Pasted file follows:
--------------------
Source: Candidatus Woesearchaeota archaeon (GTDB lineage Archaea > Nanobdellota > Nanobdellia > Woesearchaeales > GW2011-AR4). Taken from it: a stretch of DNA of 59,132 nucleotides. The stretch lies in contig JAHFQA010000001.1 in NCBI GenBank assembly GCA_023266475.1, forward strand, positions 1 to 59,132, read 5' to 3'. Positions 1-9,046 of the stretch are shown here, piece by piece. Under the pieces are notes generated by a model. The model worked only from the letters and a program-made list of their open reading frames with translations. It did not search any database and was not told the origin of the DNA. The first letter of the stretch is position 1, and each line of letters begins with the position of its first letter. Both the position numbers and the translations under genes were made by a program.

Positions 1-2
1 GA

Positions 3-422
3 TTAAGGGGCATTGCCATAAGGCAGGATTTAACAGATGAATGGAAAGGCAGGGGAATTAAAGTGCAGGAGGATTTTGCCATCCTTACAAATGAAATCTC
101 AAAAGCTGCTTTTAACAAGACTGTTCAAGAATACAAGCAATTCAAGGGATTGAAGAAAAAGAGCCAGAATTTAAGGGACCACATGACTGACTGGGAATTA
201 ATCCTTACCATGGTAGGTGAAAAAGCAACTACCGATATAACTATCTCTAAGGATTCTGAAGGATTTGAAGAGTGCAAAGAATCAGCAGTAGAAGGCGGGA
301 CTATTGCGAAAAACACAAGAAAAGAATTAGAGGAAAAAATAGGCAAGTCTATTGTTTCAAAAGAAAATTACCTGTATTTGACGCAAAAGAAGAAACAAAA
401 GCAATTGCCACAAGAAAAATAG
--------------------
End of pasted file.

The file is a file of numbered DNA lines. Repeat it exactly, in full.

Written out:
Source: Candidatus Woesearchaeota archaeon (GTDB lineage Archaea > Nanobdellota > Nanobdellia > Woesearchaeales > GW2011-AR4). Taken from it: a stretch of DNA of 59,132 nucleotides. The stretch lies in contig JAHFQA010000001.1 in NCBI GenBank assembly GCA_023266475.1, forward strand, positions 1 to 59,132, read 5' to 3'. Positions 1-9,046 of the stretch are shown here, piece by piece. Under the pieces are notes generated by a model. The model worked only from the letters and a program-made list of their open reading frames with translations. It did not search any database and was not told the origin of the DNA. The first letter of the stretch is position 1, and each line of letters begins with the position of its first letter. Both the position numbers and the translations under genes were made by a program.

Positions 1-2
1 GA

Positions 3-422
3 TTAAGGGGCATTGCCATAAGGCAGGATTTAACAGATGAATGGAAAGGCAGGGGAATTAAAGTGCAGGAGGATTTTGCCATCCTTACAAATGAAATCTC
101 AAAAGCTGCTTTTAACAAGACTGTTCAAGAATACAAGCAATTCAAGGGATTGAAGAAAAAGAGCCAGAATTTAAGGGACCACATGACTGACTGGGAATTA
201 ATCCTTACCATGGTAGGTGAAAAAGCAACTACCGATATAACTATCTCTAAGGATTCTGAAGGATTTGAAGAGTGCAAAGAATCAGCAGTAGAAGGCGGGA
301 CTATTGCGAAAAACACAAGAAAAGAATTAGAGGAAAAAATAGGCAAGTCTATTGTTTCAAAAGAAAATTACCTGTATTTGACGCAAAAGAAGAAACAAAA
401 GCAATTGCCACAAGAAAAATAG